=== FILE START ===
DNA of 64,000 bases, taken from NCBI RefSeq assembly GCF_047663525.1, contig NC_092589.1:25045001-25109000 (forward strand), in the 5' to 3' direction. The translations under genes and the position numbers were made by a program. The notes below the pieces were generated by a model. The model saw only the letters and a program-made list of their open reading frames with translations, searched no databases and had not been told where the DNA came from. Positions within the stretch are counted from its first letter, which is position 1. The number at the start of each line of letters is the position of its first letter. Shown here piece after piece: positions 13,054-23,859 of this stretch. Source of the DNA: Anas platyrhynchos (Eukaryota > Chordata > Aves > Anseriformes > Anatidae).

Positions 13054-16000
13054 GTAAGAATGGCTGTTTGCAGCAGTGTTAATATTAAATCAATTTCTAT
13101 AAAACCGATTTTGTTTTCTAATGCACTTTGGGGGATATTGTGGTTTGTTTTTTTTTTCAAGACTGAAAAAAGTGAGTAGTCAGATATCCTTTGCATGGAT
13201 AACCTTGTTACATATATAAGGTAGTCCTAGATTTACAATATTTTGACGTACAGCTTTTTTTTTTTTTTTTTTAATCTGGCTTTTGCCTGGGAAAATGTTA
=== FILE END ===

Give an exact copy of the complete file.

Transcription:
DNA of 64,000 bases, taken from NCBI RefSeq assembly GCF_047663525.1, contig NC_092589.1:25045001-25109000 (forward strand), in the 5' to 3' direction. The translations under genes and the position numbers were made by a program. The notes below the pieces were generated by a model. The model saw only the letters and a program-made list of their open reading frames with translations, searched no databases and had not been told where the DNA came from. Positions within the stretch are counted from its first letter, which is position 1. The number at the start of each line of letters is the position of its first letter. Shown here piece after piece: positions 13,054-23,859 of this stretch. Source of the DNA: Anas platyrhynchos (Eukaryota > Chordata > Aves > Anseriformes > Anatidae).

Positions 13054-16000
13054 GTAAGAATGGCTGTTTGCAGCAGTGTTAATATTAAATCAATTTCTAT
13101 AAAACCGATTTTGTTTTCTAATGCACTTTGGGGGATATTGTGGTTTGTTTTTTTTTTCAAGACTGAAAAAAGTGAGTAGTCAGATATCCTTTGCATGGAT
13201 AACCTTGTTACATATATAAGGTAGTCCTAGATTTACAATATTTTGACGTACAGCTTTTTTTTTTTTTTTTTTAATCTGGCTTTTGCCTGGGAAAATGTTA